Gunn Plumbing, Inc. v. Dania Bank

Annotate this Case

252 So. 2d 1 (1971)

GUNN PLUMBING, INC., a Florida Corporation et al., Petitioners, v. The DANIA BANK, a Florida Banking Corporation, Respondent.

No. 40331.

Supreme Court of Florida.

July 28, 1971.

Rehearing Denied September 17, 1971.

*2 Milton A. Fried, Miami, for petitioners.

Robert E. Dubow, of Walden & Dubow, Dania, for respondent.

ADKINS, Justice.

By petition for certiorari, we have for review a decision of the District Court of Appeal, Fourth District (239 So.2d 88) on grounds of direct conflict with a prior decision of this Court (Coral Gables First National Bank v. Constructors of Florida, Inc., 119 So.2d 741) on the same point of law. Fla. Const., art. V, § 4, F.S.A.

For clarity, the Petitioners will be referred to as "Defendants," and Respondent as "Plaintiff."

On April 16, 1965, Defendant, Gunn Plumbing, Inc., made, executed and delivered a promissory note in the original principal amount of $75,000 to Plaintiff. Payment of the note was guaranteed by Defendant, W.W. Gunn, Sr., President and principal stockholder of Defendant, Gunn Plumbing, Inc.

Defendants allege that at the time of the loan the sum of $73,400 was deposited to the account of Defendant, Gunn Plumbing, Inc., (being the net proceeds of the loan) and Plaintiff was paid the sum of $25,000 for making the loan.

The note was not paid at maturity and the Plaintiff accepted a renewal promissory note. When the renewal note was not paid at maturity, the Bank instituted suit against the maker, Gunn Plumbing, Inc., and the guarantor, W.W. Gunn, Sr. Defendants interposed the defense of usury. This suit was settled by the parties under the provisions of a written stipulation entered into by Plaintiff and the Defendants. The stipulation contained the following provisions:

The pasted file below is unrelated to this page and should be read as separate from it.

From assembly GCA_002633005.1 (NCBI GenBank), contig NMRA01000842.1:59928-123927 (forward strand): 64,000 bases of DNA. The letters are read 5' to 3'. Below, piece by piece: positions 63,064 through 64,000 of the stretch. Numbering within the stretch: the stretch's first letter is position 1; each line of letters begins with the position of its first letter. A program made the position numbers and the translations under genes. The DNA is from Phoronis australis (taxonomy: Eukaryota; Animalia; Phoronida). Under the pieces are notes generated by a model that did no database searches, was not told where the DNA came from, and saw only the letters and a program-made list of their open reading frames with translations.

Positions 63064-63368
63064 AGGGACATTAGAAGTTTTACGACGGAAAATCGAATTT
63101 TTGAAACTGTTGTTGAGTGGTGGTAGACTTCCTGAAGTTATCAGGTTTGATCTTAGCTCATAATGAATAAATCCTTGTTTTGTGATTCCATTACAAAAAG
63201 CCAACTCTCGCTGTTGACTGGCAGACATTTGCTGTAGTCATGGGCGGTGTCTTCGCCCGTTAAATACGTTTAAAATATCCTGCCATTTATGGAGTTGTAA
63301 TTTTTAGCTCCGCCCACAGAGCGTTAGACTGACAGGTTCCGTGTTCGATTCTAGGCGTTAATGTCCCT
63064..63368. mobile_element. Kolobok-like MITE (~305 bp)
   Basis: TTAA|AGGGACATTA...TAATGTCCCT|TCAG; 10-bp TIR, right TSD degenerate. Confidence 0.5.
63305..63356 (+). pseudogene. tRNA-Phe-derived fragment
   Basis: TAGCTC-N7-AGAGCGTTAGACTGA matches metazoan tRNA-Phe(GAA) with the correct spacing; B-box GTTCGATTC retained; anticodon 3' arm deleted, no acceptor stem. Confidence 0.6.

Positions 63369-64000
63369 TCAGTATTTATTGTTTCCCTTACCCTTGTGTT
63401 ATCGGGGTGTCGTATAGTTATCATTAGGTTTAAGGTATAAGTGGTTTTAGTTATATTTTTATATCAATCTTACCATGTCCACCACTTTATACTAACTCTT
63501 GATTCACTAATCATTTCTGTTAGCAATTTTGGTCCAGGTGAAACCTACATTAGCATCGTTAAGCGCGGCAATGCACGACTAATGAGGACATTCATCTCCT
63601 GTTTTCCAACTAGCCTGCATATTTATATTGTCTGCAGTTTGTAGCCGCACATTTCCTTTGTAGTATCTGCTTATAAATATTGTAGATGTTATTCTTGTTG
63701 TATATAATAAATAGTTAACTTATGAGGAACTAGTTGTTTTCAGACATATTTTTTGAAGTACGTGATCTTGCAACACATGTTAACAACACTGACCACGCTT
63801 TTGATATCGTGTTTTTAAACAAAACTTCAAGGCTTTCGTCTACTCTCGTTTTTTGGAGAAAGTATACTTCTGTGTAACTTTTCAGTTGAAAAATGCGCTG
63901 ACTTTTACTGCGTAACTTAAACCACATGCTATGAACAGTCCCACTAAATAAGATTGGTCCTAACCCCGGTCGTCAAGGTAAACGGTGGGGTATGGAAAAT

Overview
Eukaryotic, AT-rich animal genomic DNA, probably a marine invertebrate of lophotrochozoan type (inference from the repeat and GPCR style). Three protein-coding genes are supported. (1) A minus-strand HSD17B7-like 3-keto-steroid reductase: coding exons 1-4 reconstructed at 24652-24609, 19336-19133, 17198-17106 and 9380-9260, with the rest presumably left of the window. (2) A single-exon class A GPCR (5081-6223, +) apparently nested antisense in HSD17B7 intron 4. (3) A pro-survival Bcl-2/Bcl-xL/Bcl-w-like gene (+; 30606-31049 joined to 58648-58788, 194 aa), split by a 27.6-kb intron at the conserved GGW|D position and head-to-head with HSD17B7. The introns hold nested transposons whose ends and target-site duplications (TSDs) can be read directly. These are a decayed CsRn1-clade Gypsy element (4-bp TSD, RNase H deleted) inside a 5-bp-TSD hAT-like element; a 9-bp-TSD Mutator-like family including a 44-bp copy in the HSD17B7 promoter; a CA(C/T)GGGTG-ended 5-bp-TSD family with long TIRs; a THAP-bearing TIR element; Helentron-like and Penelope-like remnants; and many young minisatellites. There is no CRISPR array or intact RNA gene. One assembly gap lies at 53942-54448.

"I. The defendants, and each of them, hereby withdraw the several defenses which they have raised in their answer and such defendants do hereby irrevocably admit each and every allegation in the plaintiff's complaint. (Emphasis supplied) "II. The defendants, and each of them, hereby admit that the total amount due the plaintiff in this cause as of April 19, 1966, is $82,732.32, * * *. The defendants, and each of them, irrevocably acknowledge and admit that the plaintiff is entitled to a final judgment in this cause for said total amount of $82,732.32. Further, these defendants, and each of them, jointly and severally admit that they have no defenses, counterclaims or set-offs to the right of the plaintiff for the entry of an immediate final judgment in said total sum of $82,732.32. "III. Notwithstanding the admissions contained in Paragraph I and II herein, the plaintiff is willing and does hereby agree to compromise said total indebtedness *3 of $82,732.32 to a lesser indebtedness of $80,607.33, * * *. "VI. The defendant, W.W. Gunn, Sr., hereby agrees to guarantee, absolutely and unconditionally, the payment of the renewal note for $70,000.00 and the payment of the note for $2,500.00 for attorney fees, the forms of which are attached hereto. The form of guaranty agreement shall be substantially similar to the form of guaranty agreement attached to the original complaint in this cause. Further, the defendant, W.W. Gunn, Sr., agrees to cause his wife, Evelyn I. Gunn, to join in the execution of such guaranty agreement so that she will also unconditionally and absolutely guarantee the payment of the said notes. The defendant, W.W. Gunn, Sr., hereby acknowledges that a substantial consideration for his agreement to give such guaranty is the willingness of the plaintiff to accept the renewal note * * *. "VIII. The defendants, and each of them, agree that a certified copy of this stipulation may be entered into evidence, without objection on their part, in any future cause of action involving the said renewal note for $70,000.00 * * *."